This briefing paper draws on a report by Julius Court and others entitled 'Policy engagement: how can civil society be more effective', also published by ODI. It examines the role of civil society organisations in poverty reduction strategies and looks at ways to enhance their influence on the policy making process. Inadequate knowledge about the policy making process, lack of resources, insufficient capacity and policy makers' mistrust of CSOs are the main obstacles to their full engagement in policy making. Effective approaches should entail: campaigning and implementation of pilot projects aimed at improving adverse political contexts; rigorous mapping and assessment of political contexts; identify critical policy stages; provide relevant and objective evidence; use effective communication methods and strategies; apply network approaches; engage in systematic capacity building
This key report takes a critical look at the US Global AIDS Strategy. It argues that responses to the crisis are not based upon evidence, but rather upon political and fundamentalist religious ideologies. The US AIDS strategy is critically reviewed section by section and evaluated according to evidence. The core assumptions in the strategy around prevention, treatment and funding mechanisms are challenged by the authors, who draw on evidence and data from a range of scientific and public health literature. The evidence overwhelmingly contradicts the assumptions on which the PEPFAR strategy is based, raising serious questions for those working those working to tackle the crisis
The purpose of this report is to inform policy makers about the significance of recent advances in evaluating evidence for allocating resources within mental health programmes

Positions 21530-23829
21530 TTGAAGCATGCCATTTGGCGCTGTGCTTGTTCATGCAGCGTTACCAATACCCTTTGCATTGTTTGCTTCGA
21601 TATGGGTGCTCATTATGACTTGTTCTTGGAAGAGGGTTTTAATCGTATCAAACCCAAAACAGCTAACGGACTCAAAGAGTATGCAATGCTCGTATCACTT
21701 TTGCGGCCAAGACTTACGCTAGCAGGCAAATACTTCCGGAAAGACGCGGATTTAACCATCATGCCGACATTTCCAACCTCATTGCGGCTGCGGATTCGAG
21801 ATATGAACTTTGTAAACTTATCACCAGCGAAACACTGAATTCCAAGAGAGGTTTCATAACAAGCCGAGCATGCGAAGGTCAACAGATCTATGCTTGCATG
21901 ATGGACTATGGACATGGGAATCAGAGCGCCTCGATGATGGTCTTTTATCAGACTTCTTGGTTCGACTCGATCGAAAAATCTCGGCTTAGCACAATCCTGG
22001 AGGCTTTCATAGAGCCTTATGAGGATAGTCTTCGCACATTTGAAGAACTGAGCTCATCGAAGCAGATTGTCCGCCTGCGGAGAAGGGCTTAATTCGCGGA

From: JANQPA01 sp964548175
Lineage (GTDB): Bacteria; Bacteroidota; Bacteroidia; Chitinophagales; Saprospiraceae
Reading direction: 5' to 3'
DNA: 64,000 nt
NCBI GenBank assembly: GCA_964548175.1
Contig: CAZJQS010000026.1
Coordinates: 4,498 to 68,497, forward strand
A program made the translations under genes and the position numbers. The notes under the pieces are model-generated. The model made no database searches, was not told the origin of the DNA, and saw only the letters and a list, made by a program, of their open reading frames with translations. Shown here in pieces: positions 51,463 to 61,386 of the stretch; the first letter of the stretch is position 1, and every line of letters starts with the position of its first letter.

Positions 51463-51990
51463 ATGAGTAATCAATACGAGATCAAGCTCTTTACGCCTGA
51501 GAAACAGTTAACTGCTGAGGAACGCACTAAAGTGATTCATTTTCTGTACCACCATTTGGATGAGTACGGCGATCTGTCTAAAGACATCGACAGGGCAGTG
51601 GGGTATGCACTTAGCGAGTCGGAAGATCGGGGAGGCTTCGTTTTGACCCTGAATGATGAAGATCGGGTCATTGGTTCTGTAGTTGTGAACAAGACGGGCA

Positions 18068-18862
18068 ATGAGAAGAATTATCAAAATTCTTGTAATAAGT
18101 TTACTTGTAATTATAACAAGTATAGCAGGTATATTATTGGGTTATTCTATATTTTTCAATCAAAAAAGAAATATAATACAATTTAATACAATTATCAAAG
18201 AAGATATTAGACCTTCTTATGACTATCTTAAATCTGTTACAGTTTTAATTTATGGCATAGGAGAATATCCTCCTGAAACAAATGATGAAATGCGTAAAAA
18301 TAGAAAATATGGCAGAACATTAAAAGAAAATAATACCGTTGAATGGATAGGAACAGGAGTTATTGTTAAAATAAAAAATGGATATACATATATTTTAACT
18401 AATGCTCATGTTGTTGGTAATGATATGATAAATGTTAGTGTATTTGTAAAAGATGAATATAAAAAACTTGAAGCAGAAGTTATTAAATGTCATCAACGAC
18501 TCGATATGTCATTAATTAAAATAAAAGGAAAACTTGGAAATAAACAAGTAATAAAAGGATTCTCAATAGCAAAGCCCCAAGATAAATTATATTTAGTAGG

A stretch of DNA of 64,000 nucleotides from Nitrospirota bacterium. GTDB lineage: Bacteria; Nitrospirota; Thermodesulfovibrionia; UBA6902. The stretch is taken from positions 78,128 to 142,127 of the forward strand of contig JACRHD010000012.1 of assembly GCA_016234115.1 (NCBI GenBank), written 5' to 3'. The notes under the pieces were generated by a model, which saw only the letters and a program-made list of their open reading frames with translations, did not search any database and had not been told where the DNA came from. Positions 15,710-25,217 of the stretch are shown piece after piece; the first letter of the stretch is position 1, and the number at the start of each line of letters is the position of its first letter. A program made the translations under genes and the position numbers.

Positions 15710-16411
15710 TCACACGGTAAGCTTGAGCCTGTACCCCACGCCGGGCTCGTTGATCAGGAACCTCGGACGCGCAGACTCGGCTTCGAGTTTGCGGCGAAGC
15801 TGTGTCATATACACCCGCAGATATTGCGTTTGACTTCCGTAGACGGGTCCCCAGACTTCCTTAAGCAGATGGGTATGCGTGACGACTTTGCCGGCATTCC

The aim of this research is to highlight problems with, and identify gaps in, the human development agenda as they relate to persons with disability in the City of Johannesburg. The research report also gives an overview of the methodologies applied.
The report is useful for organisations and persons who want to learn more about the situation of disabled persons in Johannesburg. Also it is of interest for researchers and organisations that are developing research methodology and policy
A report of the learning study carried out as part of the Building Digital Opportunities (BDO) programme.The study focuses on mapping the experiences of BDO partners with ICTs and poverty reduction in order to enable BDO partners to improve their understanding of the role of ICTs in poverty reduction and play a pro-poor role in multilateral forums like the World Summit on the Information Society (WSIS). It draws on research into the use of information and communication technology in Mali, Uganda and Zambia, and examines progress in fulfilling BDO's global objective to ensure that such technology contributes to the achievement of the 8 Millenium Development Goals and 17 Millenium Development Targets